‘Occasional moments of redemption’: CARMEN 1808 – Union Theatre ★★

In London theatre, Musicals, Opinion, Reviews by Jonathan BazLeave a Comment

Union Theatre, London – until 10 March.

There’s a noble intent behind Phil Willmott’s Carmen 1808 that seeks to meld Bizet’s opera into a narrative inspired by

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Goya’s painting of Napoleon’s troops brutally firing on defenceless Spanish civilians during the Peninsular War of the early 19th century.

Tinkering with greatness does, however, demand greatness from the tinkerer – and there is little that is great about this show. Bizet wrote his tunes for classical operatic voices and, aside from the sonorous charms of Alexander Barria (whose Royal Academy of Music training stands out a mile) as Goya sketching out the unfolding narrative, most of the other voices are lost in the Union’s un-mic’d melee. Rachel Lea-Gray in the title role puts in a fine shift but she’s found wanting in the ‘Habanera’.

In the right hands (and voices) opera’s classics can work spectacularly on the Fringe, but all too often in this show one is left with the distinct feeling that Willmott has done to Bizet’s melodies what Napoleon’s riflemen did to the helpless Spanish.

There are occasional moments of redemption though as alongside Lea-Gray, Ellie Ann Lowe and Charlotte Haines put in solo turns that evidence their vocal skills.

Elsewhere there’s acting that at times is clichéd beyond belief – and quite why the French soldiers speak with stereotyped accents that are straight out ’Allo ’Allo defies comprehension. Just be grateful that Willmott didn’t have his Spaniards speak like Manuel, the Fawlty Towers waiter.

This all plays out on an imaginative set from Justin Williams and Jonny Rust, while Teddy Clements puts in sterling work on the keyboard to accompany the cast. And for those folk seeking a snatch of Bizet’s “hit tunes” (Willmott’s words) there’s a pre-recorded backing track (that’s disgracefully un-credited in the programme) to support the cast in choreographer Adam Haigh’s a toe-tapping flamenco-esque finale. Now That’s What I Call Carmen.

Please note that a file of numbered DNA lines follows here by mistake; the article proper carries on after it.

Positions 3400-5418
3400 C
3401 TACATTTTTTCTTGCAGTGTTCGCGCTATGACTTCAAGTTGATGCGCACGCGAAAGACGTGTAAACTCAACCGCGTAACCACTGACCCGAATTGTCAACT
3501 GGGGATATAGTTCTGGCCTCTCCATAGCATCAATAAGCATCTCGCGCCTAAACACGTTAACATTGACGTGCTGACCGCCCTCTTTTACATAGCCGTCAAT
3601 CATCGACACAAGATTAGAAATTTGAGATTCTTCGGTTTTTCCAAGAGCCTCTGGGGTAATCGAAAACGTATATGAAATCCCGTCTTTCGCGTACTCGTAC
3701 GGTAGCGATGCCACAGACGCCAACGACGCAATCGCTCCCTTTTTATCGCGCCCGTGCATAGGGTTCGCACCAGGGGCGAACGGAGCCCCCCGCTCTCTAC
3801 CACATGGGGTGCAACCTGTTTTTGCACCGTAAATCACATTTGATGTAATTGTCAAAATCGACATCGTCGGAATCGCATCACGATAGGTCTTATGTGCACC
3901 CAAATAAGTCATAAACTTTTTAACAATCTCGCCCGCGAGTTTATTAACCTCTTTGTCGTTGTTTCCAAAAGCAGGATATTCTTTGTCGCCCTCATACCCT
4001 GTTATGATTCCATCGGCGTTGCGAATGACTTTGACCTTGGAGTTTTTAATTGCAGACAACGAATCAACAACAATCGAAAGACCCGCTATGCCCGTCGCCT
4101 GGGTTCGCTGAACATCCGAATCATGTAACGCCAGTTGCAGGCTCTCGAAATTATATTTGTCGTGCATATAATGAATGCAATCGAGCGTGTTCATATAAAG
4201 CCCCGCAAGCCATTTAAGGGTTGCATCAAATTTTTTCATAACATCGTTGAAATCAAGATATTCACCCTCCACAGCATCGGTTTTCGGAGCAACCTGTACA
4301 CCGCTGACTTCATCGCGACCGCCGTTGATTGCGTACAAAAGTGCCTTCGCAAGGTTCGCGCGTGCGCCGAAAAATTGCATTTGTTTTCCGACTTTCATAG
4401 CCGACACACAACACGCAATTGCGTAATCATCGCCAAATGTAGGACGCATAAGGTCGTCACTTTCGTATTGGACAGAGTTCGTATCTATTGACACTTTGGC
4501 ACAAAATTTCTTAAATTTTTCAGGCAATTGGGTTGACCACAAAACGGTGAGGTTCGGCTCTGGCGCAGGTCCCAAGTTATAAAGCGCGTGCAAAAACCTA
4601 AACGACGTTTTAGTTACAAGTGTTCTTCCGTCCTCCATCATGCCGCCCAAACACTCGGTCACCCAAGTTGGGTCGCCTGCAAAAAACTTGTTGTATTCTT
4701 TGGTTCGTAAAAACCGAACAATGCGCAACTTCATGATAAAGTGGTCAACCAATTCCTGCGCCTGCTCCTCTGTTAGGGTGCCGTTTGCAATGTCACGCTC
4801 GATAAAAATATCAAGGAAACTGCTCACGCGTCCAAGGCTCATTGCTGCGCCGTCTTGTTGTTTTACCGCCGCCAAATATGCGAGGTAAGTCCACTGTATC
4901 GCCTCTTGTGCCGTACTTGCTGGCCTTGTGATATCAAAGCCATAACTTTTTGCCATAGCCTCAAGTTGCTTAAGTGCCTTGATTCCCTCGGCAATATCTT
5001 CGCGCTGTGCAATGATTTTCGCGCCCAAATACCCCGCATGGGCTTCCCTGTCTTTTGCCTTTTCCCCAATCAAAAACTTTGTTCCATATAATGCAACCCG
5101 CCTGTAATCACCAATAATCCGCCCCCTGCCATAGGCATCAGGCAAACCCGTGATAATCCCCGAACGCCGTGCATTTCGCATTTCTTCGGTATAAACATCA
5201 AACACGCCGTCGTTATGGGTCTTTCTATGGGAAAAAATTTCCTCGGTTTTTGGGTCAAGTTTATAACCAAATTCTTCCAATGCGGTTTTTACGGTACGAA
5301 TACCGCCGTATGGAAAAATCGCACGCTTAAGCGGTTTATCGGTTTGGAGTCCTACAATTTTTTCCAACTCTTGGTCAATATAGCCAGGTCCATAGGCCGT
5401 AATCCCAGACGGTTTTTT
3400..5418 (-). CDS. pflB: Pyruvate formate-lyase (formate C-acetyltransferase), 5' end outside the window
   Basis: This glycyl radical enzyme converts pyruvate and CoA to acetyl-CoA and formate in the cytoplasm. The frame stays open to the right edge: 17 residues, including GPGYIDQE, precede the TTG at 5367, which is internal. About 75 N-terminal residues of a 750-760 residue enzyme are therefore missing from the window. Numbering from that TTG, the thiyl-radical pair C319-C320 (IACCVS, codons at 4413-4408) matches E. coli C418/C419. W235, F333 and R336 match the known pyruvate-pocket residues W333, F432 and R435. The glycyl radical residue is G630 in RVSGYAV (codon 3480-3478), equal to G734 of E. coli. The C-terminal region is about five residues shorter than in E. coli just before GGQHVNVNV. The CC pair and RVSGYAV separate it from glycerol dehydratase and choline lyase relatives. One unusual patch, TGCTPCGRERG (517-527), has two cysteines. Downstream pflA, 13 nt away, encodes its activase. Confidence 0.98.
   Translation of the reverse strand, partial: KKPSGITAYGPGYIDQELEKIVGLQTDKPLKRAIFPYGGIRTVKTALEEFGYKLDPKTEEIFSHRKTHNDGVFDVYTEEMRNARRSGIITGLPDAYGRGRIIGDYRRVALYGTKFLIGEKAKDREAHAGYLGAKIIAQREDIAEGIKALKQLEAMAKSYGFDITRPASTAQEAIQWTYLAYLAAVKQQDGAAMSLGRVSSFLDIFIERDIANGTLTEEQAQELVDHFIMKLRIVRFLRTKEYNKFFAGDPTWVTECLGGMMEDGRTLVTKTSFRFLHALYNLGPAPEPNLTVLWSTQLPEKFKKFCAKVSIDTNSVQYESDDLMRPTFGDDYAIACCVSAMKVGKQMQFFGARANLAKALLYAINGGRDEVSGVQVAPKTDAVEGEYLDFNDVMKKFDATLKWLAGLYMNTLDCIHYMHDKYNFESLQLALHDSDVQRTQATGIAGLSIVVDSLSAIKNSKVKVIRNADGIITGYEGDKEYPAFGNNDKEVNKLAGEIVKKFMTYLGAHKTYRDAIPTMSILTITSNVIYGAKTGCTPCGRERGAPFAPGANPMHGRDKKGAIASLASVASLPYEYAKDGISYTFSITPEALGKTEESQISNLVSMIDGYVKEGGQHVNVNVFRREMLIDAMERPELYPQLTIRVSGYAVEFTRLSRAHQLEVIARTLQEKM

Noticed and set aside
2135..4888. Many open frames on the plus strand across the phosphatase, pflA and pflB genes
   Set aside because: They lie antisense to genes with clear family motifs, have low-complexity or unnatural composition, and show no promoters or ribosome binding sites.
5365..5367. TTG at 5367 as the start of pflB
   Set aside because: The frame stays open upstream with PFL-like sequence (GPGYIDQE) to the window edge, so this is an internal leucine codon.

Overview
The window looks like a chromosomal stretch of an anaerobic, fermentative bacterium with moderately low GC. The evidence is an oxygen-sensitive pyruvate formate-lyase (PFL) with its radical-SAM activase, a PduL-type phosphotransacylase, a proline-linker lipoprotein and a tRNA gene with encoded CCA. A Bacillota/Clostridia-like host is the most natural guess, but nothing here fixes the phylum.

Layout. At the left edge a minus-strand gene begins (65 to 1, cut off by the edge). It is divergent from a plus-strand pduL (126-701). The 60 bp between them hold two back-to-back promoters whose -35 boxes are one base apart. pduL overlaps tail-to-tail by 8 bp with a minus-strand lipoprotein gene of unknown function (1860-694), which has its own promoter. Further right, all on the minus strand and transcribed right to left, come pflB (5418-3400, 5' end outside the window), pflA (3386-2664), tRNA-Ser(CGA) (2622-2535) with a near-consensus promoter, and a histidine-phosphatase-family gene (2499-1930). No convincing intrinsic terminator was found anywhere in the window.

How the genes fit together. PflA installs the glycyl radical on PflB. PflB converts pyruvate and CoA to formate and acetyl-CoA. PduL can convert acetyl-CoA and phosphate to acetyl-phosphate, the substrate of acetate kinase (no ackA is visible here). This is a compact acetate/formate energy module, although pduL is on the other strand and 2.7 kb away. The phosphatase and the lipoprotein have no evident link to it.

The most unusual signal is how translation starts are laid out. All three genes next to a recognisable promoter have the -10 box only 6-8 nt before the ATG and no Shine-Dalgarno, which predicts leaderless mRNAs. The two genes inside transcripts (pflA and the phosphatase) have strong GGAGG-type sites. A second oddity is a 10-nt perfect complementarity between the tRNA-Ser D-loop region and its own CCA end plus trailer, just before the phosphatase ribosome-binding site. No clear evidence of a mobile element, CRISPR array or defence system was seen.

Jonathan Baz
Theatre critic Jonathan Baz is London-based but with a coverage that extends well beyond the capital. He enjoys reviewing new writing as much as seeing fresh interpretations of well-known plays and musicals. Jonathan’s broad interest in theatre has taken him to Alabama to write about the history behind The Scottsboro Boys, as well as driving the stream train in the stage production of The Railway Children! His recent interviews have included John Kander, Stephen Mear and Cynthia Erivo. Away from the theatre, Jonathan is a practising Chartered Accountant with numerous clients in the entertainment industries. Jonathan blogs at www.jonathanbaz.com.
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Jonathan Baz
Theatre critic Jonathan Baz is London-based but with a coverage that extends well beyond the capital. He enjoys reviewing new writing as much as seeing fresh interpretations of well-known plays and musicals. Jonathan’s broad interest in theatre has taken him to Alabama to write about the history behind The Scottsboro Boys, as well as driving the stream train in the stage production of The Railway Children! His recent interviews have included John Kander, Stephen Mear and Cynthia Erivo. Away from the theatre, Jonathan is a practising Chartered Accountant with numerous clients in the entertainment industries. Jonathan blogs at www.jonathanbaz.com.